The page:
3 questions to ask while developing your omnichannel strategy

Speaking to your customer with a singular voice has always been important for brands. But the array of devices available to everyone everywhere means marketers need to be fully on top of their game if they want to have a successful omnichannel marketing strategy. That goes as much for B2B as for B2C.

"Executives of all ages are engaging with vendors on their iPads in airports, on their laptops or smartphones after work-hours and even checking social media," explained Paige O'Neill, CMO at SDL. "A company can no longer predict how and when their prospects will interact with their brand. Marketers also need to consider that many millennials are in their late 20s or early 30s, and are starting to make strategic buying decisions for their companies; some are even CEOs."

But it isn't as simple as just being on desktops, tablets and smartphones. SDL found that 58 percent of millennials expect to be able to engage with a company wherever they are on any device. The focus for marketers, then, is on what they want their customer to do with the short time the company has them.

So O'Neill posed three questions to marketers aiming to develop an omnichannel marketing strategy—along with some guidance on how to make sure you answer them the right way.

1. Are you tracking where and how customers interact with your brand? Access to all kinds of data makes it possible for marketers to delve into factors like time of day, device being used, frequency to the site and social interaction, and if you want to get the most out of your omnichannel approach they are absolutely points to analyze and track. "Measuring these data points will give marketers contextual clues to where their customers are in their buyer journeys," O'Neill said. "They can then use these behavioral insights to build their relationship and target customers on their terms."

2. Is your customer experience consistent across different devices and platforms? Consistency can be key when you're working across multiple platforms. Speaking with one voice helps set your brand apart from competitors and get your message across. The best way to do that is go to the source, tearing down siloes within marketing teams so that one person isn't managing data analysis, another targeting and yet another creating content. "Marketers need to keep the communication open, continually revisit goals and ensure that they are all mapping to their intended destinations," O'Neill suggested. "From there, marketers can begin to treat campaigns like self-perpetuating interaction cycles."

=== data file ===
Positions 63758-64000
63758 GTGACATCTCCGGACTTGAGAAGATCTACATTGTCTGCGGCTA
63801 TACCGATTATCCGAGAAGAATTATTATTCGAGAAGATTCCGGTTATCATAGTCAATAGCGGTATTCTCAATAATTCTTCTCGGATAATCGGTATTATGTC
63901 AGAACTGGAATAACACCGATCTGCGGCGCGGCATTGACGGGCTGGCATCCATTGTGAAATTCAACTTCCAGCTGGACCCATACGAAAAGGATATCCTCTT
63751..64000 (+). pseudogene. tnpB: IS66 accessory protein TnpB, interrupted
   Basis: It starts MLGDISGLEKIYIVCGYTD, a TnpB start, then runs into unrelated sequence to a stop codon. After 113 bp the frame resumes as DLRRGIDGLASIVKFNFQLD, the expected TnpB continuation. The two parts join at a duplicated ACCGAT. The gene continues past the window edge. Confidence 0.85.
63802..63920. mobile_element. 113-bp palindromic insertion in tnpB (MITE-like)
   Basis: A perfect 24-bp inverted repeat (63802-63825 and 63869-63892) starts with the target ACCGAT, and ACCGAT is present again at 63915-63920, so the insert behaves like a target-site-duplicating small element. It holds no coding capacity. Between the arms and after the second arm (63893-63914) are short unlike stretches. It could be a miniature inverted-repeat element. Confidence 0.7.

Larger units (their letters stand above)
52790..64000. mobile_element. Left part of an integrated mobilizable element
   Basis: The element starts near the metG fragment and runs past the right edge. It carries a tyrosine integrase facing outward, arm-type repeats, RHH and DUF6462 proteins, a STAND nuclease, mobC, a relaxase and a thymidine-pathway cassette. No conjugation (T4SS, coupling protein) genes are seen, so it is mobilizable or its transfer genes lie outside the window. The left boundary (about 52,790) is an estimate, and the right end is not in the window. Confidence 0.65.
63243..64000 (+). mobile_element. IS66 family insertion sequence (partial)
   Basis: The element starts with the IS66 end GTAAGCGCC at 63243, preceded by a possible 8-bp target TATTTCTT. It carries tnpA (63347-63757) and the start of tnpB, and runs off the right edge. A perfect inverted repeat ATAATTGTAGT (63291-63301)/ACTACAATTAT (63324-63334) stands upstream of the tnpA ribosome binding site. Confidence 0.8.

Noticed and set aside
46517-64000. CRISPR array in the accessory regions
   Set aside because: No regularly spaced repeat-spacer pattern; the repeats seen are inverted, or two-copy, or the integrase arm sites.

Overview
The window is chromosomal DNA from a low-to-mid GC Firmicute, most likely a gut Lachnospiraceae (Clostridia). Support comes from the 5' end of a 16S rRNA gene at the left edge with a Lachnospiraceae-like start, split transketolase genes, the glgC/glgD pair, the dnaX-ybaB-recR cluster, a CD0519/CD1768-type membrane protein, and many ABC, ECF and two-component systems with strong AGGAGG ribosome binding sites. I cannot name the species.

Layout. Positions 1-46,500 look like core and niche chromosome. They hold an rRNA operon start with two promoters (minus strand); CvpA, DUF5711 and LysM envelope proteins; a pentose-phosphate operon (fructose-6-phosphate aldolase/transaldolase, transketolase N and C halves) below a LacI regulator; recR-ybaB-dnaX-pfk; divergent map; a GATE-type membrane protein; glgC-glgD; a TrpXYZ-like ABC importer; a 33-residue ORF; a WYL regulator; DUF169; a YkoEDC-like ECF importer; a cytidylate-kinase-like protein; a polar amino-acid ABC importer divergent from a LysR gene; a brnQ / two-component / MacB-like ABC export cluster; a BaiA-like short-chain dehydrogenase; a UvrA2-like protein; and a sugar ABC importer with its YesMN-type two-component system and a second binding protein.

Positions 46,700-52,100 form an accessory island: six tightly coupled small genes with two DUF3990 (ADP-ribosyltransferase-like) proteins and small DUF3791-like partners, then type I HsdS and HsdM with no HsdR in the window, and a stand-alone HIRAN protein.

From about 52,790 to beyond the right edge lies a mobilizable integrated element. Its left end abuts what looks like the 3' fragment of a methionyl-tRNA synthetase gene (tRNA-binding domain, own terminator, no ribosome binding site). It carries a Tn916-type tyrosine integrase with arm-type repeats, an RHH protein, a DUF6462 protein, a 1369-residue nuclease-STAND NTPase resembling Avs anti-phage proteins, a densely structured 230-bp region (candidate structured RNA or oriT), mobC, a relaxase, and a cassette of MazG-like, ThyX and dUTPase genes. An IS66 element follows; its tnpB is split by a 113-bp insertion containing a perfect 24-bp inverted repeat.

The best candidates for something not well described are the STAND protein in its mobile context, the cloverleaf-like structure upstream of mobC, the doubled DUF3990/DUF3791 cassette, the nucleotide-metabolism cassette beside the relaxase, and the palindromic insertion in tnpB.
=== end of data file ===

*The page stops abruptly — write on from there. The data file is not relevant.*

3. How can you continue to connect internal silos to ensure access to all the critical data you need? Siloes between marketing and other departments are just as problematic as internal ones. One telltale sign that your department isn't collaborating with others as closely as it should is goals and strategies not aligning. An increased volume of data can make it even more difficult to keep everyone on the same page, so organization is key. "By first mapping out each customer touch point, marketers can then create a corresponding communications asset inventory," O'Neill explained. "This inventory will also ensure that all team members have access to the same data and understand how it's structured."

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